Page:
Employees on the verge of termination frequently complain to management about discrimination in an effort to create fear that their termination will be seen as retaliation, or to set up a retaliation lawsuit for when they eventually are fired. The Michigan Supreme Court, however, has provided employers with some protection against such conduct. In Shallal v Catholic Social Service of Wayne County, a terminated employee sued under Michigan's whistleblowers' statute, alleging that she was terminated because she had threatened to report her employer for alleged misuse of state funds. However, the evidence in the case established that the employee knew of her impending termination prior to making the threats. The Supreme Court held that employees cannot use the anti-retaliation laws as a "shield" to prevent some adverse employment action. Because the employee knew she was going to be fired before threatening to report her employer, the court upheld the dismissal of her whistleblowers' action.

How Can Employers Protect Themselves Against Retaliation Claims?

Because of the broad and expansive nature of the anti-retaliation laws, employers must be wary not only to avoid actual retaliation, but also to avoid actions which may appear retaliatory in nature.

Supervisors must be trained to understand the breadth of the anti-retaliation laws, as well as the employer's liability if the laws are violated. They must understand that their negative reaction to an employee's protected activity is often the most powerful evidence that a subsequent adverse action against the employee is retaliatory. Thus, even when supervisors believe they have been falsely or unjustly accused of discrimination or some other illegal action, those feelings must not be manifested in their conduct or speech to the individual or other employees.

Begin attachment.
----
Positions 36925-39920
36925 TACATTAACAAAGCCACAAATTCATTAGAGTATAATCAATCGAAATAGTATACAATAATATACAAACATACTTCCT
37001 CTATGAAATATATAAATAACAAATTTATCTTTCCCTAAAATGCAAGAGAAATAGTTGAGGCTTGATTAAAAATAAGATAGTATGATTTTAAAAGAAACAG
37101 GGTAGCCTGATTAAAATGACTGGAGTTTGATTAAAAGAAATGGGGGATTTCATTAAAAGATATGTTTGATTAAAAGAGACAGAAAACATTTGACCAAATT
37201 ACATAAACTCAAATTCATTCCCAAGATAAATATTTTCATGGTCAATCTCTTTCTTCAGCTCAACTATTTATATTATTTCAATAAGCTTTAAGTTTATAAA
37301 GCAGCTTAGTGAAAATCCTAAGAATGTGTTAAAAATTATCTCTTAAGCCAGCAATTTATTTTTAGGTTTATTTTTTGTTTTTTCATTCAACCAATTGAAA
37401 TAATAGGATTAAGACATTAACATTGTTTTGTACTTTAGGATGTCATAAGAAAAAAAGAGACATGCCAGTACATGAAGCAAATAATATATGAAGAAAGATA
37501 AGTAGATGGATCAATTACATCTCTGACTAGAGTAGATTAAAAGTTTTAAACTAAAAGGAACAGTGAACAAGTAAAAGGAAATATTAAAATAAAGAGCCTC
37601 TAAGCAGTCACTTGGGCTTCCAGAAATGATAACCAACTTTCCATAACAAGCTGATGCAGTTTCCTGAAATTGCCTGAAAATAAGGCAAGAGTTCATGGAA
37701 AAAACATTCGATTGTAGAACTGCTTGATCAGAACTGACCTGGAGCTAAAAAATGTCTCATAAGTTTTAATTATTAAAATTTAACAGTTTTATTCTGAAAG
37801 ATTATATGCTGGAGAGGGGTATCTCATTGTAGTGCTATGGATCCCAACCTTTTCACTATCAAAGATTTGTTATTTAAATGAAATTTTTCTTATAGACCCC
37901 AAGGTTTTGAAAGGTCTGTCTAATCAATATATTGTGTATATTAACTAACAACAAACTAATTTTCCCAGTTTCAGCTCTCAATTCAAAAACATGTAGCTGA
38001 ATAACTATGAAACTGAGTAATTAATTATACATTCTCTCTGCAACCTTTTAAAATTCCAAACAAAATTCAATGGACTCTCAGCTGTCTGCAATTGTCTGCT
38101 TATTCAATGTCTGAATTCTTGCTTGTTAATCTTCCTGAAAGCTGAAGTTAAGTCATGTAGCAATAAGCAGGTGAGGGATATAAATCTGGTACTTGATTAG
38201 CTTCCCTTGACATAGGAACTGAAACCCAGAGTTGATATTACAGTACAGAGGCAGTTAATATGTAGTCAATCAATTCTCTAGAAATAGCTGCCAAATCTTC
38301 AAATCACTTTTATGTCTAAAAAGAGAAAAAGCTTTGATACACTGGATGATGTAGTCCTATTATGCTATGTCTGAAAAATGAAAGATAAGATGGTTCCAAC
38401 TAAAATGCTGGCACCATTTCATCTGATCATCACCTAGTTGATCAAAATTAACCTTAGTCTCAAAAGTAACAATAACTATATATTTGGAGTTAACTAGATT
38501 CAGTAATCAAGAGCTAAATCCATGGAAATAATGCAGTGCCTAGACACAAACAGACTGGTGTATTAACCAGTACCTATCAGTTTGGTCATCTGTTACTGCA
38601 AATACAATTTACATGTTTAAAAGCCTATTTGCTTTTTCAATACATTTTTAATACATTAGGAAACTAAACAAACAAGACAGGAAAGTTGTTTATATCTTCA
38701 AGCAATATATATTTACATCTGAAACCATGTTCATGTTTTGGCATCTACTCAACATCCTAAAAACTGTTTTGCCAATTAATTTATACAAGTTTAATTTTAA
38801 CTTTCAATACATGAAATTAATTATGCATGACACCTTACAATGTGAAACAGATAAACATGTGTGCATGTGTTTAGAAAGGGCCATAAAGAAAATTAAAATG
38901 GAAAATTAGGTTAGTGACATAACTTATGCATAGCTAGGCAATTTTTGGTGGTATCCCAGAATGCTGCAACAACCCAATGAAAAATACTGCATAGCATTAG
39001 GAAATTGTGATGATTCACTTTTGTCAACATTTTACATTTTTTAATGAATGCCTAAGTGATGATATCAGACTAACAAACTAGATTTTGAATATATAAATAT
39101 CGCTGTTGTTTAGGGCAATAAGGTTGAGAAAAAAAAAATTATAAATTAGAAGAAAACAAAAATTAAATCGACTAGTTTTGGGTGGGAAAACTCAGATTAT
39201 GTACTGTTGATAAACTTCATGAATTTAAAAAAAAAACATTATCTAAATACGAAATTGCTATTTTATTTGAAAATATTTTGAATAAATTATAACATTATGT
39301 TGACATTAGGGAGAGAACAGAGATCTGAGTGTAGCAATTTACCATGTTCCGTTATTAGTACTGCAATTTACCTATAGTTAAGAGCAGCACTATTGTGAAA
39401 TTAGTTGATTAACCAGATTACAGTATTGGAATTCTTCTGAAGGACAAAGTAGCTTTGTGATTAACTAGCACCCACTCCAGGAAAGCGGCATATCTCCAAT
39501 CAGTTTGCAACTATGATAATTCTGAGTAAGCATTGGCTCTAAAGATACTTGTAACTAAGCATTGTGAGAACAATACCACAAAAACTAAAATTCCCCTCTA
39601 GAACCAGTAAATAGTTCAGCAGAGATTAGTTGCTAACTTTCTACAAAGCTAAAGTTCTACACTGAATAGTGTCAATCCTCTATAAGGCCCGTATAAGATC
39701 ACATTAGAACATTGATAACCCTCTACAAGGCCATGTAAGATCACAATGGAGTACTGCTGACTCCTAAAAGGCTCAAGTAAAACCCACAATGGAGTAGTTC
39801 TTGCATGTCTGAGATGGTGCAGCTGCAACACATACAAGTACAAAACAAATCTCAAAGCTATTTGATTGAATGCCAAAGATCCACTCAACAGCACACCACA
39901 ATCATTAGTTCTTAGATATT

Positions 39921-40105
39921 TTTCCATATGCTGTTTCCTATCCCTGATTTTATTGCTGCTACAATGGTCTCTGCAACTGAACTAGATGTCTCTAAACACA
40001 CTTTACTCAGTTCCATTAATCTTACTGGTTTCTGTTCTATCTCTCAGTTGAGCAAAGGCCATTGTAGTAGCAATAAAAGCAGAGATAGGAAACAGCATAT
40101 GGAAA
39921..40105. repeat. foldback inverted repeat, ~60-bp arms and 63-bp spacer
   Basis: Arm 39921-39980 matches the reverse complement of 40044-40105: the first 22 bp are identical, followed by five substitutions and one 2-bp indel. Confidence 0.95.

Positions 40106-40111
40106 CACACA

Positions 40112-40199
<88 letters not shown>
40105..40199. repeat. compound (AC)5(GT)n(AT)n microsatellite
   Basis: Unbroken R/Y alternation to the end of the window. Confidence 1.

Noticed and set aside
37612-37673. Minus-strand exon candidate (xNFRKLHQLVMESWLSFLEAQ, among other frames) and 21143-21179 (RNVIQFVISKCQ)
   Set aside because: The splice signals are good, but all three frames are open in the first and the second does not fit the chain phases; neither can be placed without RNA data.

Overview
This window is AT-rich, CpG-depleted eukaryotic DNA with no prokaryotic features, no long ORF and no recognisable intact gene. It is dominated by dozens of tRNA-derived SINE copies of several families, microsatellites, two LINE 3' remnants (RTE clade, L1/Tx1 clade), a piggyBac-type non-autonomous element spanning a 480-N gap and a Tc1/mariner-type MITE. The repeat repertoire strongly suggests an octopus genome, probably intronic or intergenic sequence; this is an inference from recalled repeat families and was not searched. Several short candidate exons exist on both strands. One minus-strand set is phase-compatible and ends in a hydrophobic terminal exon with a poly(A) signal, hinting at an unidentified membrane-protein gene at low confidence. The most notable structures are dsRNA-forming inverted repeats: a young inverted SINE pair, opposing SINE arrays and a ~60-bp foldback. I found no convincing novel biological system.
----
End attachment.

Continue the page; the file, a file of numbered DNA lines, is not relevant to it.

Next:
Also, upper management should closely monitor all adverse employment actions (such as a negative performance appraisal) against employees who have engaged in protected activity to ensure that all standard procedures are followed with respect to that employee.

The cases expanding the coverage of the anti-retaliation laws to former employees are of particular concern for employers who want to provide fair and accurate job references but at the same time are fearful that they will invite a retaliation lawsuit if any negative information about a former employee is provided. The Michigan legislature has provided some protection for employers. A 1996 statute provides that employers who provide information to a prospective employer about a former employee's job performance which is "documented in the employee's personnel file" are immune from civil liability, as long as the employer acts in "good faith."

To minimize the risks of a lawsuit for a retaliatory job reference, and to maximize the protection afforded by the job reference statute, employers should follow these rules in providing references for former employees who have engaged in protected activity: (1) provide the same level of detailed information as is provided for other former employees; (2) provide a factual account of the person's job performance, and avoid using subjective, conclusory descriptions; and (3) make sure that any information provided in a reference is also contained in the employee's personnel file.